Sometimes, writing this blog, I sense a woeful dearth of new ideas. I despair that I’ll come across as an oldster repeating the same story over and over, believing that I’m telling it for the first time. It’s true that I don’t remember every post I’ve written, but that’s not the problem. Rather, this blog occasionally becomes repetitive because there’s just as much herding in the world of financial literature as there is in the markets themselves.
In the wake of the financial collapse one of the “hot topics” is the failure of diversification to protect portfolios. I wrote about this briefly in my recent post on The Endowment Model of Investing. John Authers in The Fearful Rise of Markets: Global Bubbles, Synchronized Meltdowns, and How to Prevent Them in the Future (FT Press, 2010) joins in the conversation. He points to the new “paradox of diversification”—that “the more investors bought in to assets on the assumption that they were not correlated, the more they tended to become correlated.” (p. 166)
In fact, he writes, everyone was exposed to the same risks. Liquidity risk was the most serious; the second was that the run-up in commodity prices would end.
Echoing Mohamed El-Erian, he claims that asset allocation should be done according to type of risk. Instead of balancing asset classes, he suggests that it might be more sensible to balance, for instance, the risks of inflation and deflation. Admittedly, his prose is much clearer than El-Erian’s, but that may be because his suggestion is simpler. (I wrote about El-Erian’s idea early in the life of this blog and offered a few thoughts about how traders could flesh it out.) For those who don’t recall El-Erian’s words in When Markets Collide, here they are:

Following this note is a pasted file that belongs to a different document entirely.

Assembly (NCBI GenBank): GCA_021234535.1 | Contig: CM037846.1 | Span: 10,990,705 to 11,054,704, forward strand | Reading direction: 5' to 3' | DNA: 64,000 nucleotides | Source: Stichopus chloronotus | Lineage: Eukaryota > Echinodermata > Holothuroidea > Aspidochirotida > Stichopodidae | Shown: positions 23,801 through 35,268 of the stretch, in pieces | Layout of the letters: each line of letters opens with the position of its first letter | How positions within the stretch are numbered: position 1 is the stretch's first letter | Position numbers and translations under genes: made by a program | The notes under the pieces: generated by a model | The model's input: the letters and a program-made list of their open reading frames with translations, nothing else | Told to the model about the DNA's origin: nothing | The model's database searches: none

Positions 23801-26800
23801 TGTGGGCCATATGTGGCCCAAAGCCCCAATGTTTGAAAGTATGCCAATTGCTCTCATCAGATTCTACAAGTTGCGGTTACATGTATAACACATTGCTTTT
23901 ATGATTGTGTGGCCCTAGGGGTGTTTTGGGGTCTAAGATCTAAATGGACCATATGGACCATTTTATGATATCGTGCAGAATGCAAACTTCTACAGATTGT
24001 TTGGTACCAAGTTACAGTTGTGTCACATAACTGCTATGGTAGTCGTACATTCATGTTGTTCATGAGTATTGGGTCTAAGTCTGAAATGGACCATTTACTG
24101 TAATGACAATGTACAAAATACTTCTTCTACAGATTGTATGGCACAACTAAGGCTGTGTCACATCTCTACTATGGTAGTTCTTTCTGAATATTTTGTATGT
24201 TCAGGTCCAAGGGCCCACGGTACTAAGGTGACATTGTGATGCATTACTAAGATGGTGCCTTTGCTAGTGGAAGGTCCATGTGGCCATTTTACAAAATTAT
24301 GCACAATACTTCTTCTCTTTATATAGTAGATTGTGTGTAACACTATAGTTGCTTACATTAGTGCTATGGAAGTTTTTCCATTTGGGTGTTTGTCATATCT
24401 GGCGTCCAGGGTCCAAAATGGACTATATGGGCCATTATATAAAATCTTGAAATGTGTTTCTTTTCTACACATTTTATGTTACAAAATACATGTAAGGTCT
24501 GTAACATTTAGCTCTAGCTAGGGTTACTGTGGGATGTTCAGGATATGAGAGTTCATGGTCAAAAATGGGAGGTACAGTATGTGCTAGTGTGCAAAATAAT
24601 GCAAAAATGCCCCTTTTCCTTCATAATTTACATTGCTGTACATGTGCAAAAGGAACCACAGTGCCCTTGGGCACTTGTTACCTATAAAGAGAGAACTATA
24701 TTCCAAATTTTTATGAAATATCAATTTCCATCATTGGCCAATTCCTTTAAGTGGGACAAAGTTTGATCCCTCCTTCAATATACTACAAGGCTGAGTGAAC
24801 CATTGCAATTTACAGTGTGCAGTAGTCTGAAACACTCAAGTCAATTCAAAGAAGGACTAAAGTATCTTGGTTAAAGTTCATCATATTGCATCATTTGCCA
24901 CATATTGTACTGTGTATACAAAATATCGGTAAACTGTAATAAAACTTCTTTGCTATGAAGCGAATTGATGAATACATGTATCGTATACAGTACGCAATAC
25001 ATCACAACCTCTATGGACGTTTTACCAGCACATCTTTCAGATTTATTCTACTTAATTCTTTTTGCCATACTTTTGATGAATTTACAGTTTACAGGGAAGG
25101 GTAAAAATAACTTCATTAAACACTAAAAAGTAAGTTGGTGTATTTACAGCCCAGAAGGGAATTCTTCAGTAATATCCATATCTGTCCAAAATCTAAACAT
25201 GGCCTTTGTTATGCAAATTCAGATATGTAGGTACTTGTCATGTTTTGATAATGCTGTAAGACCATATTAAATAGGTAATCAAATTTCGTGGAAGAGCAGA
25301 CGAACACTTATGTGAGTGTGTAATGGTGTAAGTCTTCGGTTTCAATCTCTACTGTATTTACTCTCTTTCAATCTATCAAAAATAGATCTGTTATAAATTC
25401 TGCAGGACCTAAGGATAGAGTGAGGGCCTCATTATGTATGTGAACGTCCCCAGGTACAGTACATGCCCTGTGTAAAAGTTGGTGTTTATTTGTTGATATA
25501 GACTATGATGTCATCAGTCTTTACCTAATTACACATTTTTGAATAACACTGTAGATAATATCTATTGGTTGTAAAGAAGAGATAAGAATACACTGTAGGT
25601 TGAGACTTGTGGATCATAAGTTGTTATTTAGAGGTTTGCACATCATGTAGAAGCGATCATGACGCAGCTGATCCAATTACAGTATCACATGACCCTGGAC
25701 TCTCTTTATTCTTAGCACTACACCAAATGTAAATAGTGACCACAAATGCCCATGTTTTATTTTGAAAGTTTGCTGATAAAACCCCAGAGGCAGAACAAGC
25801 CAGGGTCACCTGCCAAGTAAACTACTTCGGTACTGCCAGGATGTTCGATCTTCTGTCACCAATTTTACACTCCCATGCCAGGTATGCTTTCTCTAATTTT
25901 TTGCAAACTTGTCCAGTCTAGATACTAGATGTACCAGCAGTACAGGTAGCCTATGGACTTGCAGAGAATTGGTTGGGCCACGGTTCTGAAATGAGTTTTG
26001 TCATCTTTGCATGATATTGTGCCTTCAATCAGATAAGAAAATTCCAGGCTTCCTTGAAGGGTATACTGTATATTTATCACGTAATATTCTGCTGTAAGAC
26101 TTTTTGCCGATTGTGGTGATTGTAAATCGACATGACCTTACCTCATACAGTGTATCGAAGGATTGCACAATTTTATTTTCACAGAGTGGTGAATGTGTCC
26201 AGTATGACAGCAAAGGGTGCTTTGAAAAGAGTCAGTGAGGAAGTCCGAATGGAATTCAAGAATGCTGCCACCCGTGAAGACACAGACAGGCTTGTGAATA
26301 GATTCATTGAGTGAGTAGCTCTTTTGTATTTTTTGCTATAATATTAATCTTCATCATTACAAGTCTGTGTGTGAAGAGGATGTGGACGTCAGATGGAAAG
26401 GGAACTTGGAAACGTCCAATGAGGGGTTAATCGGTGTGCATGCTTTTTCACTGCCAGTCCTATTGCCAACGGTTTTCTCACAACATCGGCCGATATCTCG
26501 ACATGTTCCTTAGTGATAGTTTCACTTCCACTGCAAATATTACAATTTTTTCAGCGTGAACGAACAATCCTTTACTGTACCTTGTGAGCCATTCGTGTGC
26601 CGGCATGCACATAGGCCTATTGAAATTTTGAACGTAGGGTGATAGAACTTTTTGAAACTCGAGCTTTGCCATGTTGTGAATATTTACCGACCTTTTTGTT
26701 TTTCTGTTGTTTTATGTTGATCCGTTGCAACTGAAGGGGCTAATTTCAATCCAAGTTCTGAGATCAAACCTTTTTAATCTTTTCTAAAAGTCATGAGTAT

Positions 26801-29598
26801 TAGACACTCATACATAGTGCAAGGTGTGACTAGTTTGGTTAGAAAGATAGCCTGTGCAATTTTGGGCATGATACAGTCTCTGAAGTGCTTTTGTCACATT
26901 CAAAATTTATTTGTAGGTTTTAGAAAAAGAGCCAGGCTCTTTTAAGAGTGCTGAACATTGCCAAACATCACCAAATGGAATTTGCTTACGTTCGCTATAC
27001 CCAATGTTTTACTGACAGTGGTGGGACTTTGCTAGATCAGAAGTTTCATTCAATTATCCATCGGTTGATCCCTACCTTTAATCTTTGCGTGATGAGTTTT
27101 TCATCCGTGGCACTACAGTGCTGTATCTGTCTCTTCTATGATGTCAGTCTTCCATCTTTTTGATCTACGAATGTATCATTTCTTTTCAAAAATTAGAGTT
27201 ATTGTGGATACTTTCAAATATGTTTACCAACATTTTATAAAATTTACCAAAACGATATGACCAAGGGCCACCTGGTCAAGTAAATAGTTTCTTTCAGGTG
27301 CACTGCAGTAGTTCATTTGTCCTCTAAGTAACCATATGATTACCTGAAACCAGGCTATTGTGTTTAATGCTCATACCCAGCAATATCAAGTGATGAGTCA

“The ideal situation is to come up with a small set (three to five) of distinct (and ideally orthogonal) risk factors that command a risk premium. The next step is to assess the stability of the factors and how they can be best captured through the use of tradable instruments. This provides for a portfolio optimization process whereby the factors are combined in a manner that speaks directly to the investors’ return objective and risk tolerance. The end product is a more robust and time-consistent combination of asset classes that map clearly to the underlying factors.” (p. 233)
In an unleveraged or modestly leveraged world this style of portfolio building makes eminent sense and is theoretically elegant to boot. But as leverage increases and, in a crisis, funds sell whatever they can to meet margin calls, it doesn’t matter how carefully constructed a long-only portfolio is and on what principles it is diversified; it will get whacked. (I specifically use the example of a long-only portfolio because it was for this kind of portfolio that the traditional asset allocation model was devised. A hedged portfolio is a different kettle of fish altogether.)
Personally I prefer the notion of a portfolio with many moving parts rather than one that is fixed for a certain period of time—let’s say rebalanced once a year. Indeed, why not make a very difficult task a herculean one?